Great Neck native Steve Cohen’s purchase of Mets finalized by MLB owners

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Great Neck native and hedge fund billionaire Steve Cohen's sale of the Mets was made official on Friday. (Photo from the Island Now archives)

Hedge fund billionaire and Great Neck native Steve Cohen’s majority purchase of the New York Mets was approved by a majority of Major League Baseball’s owners, which officially finalizes the sale of the team to Cohen.

The news was first broken by John Heyman of MLB Network on Friday afternoon. Cohen was required to obtain 23 votes for final approval of the sale to occur.

Efforts to reach Cohen or MLB officials for comment and the final number of approved votes were unavailing.

Cohen purchased a majority ownership stake in the New York Mets in September, which, if further approved, would value the Mets at $2.475 billion and Cohen would hold a 95 percent stake.

The earliest Cohen would take over control of the team after a vote from other MLB owners would be November. The deal would break the record for the most money paid for a Major League Baseball franchise.

Cohen is the CEO of Point72 Asset Management and has an estimated net worth of $14.6 billion, according to Forbes. In 2012, Cohen bought an 8 percent partnership stake in the team for $40 million.

Cohen was one of several interested parties, including one consisting of Alex Rodriguez and Jennifer Lopez, who submitted bids to purchase a majority stake in the franchise in July.

New York City Mayor Bill de Blasio’s comments on the sale and potential interference in Cohen controlling the team ruffled feathers throughout the team’s fanbase. 

According to the New York Post, sources close to de Blasio said the mayor expressed his disinterest for Cohen to operate the team to MLB Commissioner Rob Manfred earlier in the month.

“I want to respect a private conversation,” de Blasio told reporters on Thursday. “I reached out to Commissioner Manfred simply to let him know that we had this legal responsibility and we were pursuing it and doing due diligence.”

Since the Mets’ home field, Citi Field, is located enough in de Blasio’s jurisdiction, city officials can have more of a say on who operates the team. The mayor said the city is doing its legal due diligence to ensure Cohen would be a satisfactory team owner within the city.

While a majority of the fan base has rejoiced in talk of the Wilpons’ days being numbered with the organization, Cohen’s track record is less than pristine.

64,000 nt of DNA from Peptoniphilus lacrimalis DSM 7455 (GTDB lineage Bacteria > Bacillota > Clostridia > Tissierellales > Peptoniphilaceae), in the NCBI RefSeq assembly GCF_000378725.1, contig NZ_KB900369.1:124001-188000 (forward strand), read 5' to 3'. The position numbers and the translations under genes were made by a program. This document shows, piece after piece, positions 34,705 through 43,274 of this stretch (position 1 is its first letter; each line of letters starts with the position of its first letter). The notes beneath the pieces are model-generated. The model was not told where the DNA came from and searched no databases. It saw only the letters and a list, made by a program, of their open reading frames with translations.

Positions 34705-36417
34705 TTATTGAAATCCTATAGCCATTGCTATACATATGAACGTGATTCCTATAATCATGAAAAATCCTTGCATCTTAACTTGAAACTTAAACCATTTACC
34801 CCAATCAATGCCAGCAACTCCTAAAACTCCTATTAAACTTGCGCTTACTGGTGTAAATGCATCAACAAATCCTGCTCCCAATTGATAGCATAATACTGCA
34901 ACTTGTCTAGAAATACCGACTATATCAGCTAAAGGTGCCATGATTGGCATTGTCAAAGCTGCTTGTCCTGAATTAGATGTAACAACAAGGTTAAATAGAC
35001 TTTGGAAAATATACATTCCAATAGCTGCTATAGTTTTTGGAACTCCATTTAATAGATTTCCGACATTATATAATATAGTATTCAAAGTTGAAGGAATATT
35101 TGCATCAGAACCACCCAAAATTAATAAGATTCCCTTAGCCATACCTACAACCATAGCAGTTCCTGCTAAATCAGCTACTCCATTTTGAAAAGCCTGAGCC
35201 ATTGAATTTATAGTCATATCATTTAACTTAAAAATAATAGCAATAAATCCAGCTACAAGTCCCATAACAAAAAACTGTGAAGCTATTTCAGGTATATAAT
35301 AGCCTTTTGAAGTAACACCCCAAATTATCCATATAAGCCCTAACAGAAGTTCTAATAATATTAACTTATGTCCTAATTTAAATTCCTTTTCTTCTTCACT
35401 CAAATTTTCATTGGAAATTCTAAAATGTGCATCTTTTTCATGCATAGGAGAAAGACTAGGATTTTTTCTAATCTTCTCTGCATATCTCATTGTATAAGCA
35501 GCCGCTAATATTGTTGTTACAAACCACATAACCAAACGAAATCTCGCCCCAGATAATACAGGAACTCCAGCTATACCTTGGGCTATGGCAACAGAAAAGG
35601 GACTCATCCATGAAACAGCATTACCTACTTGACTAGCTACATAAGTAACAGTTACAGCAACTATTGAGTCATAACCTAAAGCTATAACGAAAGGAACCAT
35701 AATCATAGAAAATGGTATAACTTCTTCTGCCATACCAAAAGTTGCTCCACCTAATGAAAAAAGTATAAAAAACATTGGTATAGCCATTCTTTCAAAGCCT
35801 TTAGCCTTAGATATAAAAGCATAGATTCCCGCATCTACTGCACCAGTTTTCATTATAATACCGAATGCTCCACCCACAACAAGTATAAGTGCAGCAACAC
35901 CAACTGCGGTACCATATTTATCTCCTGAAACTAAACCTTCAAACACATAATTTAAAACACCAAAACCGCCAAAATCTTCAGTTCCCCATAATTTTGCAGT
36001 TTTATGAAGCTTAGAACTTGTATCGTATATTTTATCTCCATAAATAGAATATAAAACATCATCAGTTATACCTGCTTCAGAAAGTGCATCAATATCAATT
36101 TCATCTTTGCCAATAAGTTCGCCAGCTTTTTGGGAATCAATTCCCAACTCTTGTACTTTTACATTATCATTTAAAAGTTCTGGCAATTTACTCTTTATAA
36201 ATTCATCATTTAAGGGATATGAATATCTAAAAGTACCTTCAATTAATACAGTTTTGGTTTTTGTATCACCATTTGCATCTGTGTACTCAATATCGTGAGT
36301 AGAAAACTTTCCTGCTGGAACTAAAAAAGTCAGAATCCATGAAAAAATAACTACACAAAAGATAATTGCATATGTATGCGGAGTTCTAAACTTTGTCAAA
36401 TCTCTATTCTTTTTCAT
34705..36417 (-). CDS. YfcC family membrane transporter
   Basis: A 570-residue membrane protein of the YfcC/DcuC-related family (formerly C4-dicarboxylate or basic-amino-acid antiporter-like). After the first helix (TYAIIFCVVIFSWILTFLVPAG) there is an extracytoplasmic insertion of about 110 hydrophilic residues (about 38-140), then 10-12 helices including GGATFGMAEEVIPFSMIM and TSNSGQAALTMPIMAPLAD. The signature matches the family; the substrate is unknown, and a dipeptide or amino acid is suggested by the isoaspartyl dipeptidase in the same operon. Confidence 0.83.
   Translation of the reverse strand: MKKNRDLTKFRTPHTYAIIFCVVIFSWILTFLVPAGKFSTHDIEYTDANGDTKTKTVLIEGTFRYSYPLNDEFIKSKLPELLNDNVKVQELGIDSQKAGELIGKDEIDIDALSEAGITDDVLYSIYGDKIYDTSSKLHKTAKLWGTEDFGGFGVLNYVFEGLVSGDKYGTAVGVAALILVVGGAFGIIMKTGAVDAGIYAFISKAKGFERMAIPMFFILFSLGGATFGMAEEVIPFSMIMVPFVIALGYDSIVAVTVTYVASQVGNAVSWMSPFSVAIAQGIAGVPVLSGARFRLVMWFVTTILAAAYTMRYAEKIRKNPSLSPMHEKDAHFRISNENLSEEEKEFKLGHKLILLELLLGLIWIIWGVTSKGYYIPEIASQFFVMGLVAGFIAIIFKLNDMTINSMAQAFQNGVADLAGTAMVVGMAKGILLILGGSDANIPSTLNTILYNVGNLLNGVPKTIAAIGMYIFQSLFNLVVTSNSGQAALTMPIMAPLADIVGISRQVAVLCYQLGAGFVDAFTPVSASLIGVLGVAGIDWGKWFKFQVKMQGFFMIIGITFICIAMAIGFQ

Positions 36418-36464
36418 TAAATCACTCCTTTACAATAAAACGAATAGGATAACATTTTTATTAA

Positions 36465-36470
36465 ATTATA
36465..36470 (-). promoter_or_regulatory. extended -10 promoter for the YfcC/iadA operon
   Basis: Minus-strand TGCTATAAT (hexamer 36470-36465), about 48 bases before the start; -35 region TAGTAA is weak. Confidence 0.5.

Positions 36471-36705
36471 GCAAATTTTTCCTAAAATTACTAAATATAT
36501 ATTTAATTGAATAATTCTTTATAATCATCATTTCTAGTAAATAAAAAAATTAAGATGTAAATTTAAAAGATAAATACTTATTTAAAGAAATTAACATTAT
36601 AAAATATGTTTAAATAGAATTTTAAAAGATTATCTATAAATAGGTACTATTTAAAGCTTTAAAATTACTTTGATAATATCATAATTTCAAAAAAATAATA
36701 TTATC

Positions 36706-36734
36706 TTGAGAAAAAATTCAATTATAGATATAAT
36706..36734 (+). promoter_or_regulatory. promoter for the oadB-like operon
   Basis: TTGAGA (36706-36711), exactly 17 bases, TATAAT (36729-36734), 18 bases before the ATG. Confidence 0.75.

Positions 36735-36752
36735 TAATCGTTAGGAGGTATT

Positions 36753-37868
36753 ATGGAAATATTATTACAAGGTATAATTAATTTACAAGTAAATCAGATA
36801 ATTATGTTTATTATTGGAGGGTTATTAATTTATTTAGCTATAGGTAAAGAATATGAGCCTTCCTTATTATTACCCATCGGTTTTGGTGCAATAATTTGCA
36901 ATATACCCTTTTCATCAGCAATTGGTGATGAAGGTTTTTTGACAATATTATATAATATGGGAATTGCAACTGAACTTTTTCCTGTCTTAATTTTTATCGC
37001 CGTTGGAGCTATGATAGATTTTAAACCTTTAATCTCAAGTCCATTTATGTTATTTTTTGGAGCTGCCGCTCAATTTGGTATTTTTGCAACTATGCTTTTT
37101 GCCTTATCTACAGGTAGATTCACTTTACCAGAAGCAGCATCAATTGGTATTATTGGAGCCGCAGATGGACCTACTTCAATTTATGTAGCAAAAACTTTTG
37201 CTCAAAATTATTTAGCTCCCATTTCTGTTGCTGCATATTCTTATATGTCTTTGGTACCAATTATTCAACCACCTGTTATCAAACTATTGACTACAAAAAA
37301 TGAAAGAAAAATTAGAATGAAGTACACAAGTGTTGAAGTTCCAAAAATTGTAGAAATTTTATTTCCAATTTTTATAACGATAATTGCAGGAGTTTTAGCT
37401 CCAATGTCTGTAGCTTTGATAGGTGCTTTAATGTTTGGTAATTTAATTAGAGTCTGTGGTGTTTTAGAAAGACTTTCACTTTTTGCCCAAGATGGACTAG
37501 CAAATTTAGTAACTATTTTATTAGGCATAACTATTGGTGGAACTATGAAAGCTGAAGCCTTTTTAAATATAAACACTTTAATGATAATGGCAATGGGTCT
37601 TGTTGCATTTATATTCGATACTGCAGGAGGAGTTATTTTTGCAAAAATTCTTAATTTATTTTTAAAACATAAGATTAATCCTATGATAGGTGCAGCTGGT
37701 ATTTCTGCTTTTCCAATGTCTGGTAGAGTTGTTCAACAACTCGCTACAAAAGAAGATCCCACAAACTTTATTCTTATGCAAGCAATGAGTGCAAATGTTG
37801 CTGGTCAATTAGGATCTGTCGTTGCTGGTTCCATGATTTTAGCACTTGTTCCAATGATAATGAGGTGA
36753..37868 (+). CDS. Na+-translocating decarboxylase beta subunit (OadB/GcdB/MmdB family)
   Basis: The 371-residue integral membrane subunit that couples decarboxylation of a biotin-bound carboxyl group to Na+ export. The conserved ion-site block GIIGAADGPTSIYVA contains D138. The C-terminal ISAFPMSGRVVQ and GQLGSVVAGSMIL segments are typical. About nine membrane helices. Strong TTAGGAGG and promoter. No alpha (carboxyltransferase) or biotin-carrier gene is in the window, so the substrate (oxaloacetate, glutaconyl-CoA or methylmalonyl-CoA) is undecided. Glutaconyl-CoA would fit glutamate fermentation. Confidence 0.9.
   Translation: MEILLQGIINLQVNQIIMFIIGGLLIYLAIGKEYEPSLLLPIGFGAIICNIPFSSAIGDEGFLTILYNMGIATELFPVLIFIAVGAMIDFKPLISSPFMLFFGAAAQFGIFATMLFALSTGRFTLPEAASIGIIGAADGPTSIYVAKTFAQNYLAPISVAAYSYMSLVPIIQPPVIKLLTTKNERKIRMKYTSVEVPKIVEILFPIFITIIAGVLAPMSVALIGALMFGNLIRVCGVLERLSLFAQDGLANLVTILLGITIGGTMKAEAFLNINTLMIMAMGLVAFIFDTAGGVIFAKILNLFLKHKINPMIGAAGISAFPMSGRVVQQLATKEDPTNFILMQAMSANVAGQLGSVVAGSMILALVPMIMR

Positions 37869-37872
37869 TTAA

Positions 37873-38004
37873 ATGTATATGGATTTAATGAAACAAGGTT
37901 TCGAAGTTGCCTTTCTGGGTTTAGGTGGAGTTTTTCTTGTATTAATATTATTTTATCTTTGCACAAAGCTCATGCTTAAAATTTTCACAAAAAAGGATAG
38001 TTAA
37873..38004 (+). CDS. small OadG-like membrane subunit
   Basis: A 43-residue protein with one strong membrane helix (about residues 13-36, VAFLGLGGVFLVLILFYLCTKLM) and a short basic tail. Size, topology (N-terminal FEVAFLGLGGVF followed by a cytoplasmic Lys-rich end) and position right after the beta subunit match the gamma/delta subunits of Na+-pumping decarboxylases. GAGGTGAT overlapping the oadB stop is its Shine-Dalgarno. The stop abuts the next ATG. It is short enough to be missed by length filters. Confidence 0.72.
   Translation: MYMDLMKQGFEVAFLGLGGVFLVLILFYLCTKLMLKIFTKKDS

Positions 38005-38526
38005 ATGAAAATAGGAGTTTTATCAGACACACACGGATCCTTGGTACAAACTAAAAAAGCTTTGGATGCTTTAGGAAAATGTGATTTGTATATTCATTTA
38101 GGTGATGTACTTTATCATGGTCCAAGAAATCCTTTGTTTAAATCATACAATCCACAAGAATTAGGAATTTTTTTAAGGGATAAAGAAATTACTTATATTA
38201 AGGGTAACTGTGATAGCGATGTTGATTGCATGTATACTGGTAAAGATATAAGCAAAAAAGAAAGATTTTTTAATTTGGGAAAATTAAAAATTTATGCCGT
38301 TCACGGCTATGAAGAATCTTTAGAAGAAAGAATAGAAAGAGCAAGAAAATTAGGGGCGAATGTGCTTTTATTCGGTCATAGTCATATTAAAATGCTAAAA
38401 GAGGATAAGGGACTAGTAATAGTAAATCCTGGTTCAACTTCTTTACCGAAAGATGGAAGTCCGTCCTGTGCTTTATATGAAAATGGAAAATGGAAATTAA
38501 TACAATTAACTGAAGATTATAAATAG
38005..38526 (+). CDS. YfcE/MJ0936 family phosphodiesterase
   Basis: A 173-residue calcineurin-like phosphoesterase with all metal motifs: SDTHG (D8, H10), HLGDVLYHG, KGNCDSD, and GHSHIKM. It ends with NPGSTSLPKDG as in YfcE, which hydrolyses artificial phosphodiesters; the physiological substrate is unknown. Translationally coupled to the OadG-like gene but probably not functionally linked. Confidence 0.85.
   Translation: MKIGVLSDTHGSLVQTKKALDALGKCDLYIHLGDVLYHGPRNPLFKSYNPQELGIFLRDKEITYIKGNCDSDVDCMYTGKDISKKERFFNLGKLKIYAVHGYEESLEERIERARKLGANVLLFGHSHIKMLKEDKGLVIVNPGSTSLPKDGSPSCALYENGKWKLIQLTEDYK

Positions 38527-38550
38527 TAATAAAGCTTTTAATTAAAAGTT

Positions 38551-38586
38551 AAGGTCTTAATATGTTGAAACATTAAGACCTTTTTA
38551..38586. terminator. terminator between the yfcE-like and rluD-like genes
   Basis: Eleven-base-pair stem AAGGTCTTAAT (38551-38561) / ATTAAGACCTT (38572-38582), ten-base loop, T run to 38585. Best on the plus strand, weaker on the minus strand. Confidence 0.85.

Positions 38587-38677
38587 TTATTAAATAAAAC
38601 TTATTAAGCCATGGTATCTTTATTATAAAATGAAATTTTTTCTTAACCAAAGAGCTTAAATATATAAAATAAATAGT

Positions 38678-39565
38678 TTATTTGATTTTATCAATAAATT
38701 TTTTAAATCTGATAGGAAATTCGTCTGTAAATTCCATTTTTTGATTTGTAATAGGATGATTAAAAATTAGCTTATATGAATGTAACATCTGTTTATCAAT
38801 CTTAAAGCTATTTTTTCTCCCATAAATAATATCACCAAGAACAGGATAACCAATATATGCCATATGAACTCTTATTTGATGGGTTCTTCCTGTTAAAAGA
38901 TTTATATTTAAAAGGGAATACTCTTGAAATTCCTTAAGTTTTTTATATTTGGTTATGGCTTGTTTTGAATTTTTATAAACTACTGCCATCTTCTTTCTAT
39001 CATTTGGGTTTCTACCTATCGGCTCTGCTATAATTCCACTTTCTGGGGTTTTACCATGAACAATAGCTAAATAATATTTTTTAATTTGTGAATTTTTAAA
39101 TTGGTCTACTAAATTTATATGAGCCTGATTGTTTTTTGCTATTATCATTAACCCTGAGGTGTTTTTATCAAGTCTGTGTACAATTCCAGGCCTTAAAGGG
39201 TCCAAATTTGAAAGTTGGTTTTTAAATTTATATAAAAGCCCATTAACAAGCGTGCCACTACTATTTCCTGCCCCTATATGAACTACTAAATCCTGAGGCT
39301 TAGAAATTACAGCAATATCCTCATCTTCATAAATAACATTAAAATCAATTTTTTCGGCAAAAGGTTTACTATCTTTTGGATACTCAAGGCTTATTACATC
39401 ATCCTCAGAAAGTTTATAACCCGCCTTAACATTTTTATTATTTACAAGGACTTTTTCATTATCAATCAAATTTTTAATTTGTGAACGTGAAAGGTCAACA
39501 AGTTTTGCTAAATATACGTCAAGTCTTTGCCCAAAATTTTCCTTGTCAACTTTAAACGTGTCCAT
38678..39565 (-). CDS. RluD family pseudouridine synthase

In 2013, Cohen’s hedge fund SAC Capital Advisors pleaded guilty to insider trading charges after being investigated by the Securities and Exchange Commission, eventually coming to terms with a $600 million settlement.

A Vanity Fair article in June 2013 portrayed U.S. Attorney Preet Bharara of the Southern District of New York as the Ahab to Cohen’s Moby Dick and described Cohen as the central figure of seven years of investigations that led to convictions or confessions from 71 people.

Michael Steinberg, a former top trader at SAC Capital, was charged with four counts of securities fraud and one count of conspiracy in 2013.

The charges against Steinberg were subsequently dismissed after the case was abandoned in 2015 after U.S. prosecutors said the case was no longer consistent with the law. He and Cohen are both alumni of Great Neck North High School.

Cohen’s initial proposal of $2.6 billion in December was rejected by team ownership in February. The proposed deal would have increased Cohen’s ownership of the team from 8 percent to 80 percent.

Sterling Partners, the company that runs the franchise, is headed by Fred Wilpon and Mets’ President Saul Katz, who is Wilpon’s brother-in-law. The company is a diversified, family-run group of companies, whose portfolio consists of real estate, sports and media in the New York area.

In 1980, Wilpon purchased a 1 percent stake in the Mets. He and Nelson Doubleday Jr. of the Doubleday publishing company agreed to purchase the team for $81 million in 1986, less than a month after it won the World Series.  Sixteen years later, Wilpon bought out Doubleday’s 50 percent stake in the company for $391 million.

After the man behind the $64 billion Ponzi scheme, Bernard Madoff, was arrested in 2008, questions arose as to how close his connections were to the Mets and longtime associate  Wilpon.

Wilpon and Katz founded their real-estate development company, Sterling Equities, in 1972. Thirteen years later, a year before splitting ownership in the Mets, Wilpon invested $3 million with Madoff.

According to The New York Times, more than 500 accounts that Madoff possessed could be tied to Wilpon and Katz.

Since 2002, the Mets have been to the postseason three times and accumulated 50 more losses than wins, going 1,432-1,482. In 2015, the team made its’ first World Series appearance in over a decade, falling to the Kansas City Royals in five games.

After a wild-card loss to the San Fransisco Giants the following year, the team has not made the playoffs since.

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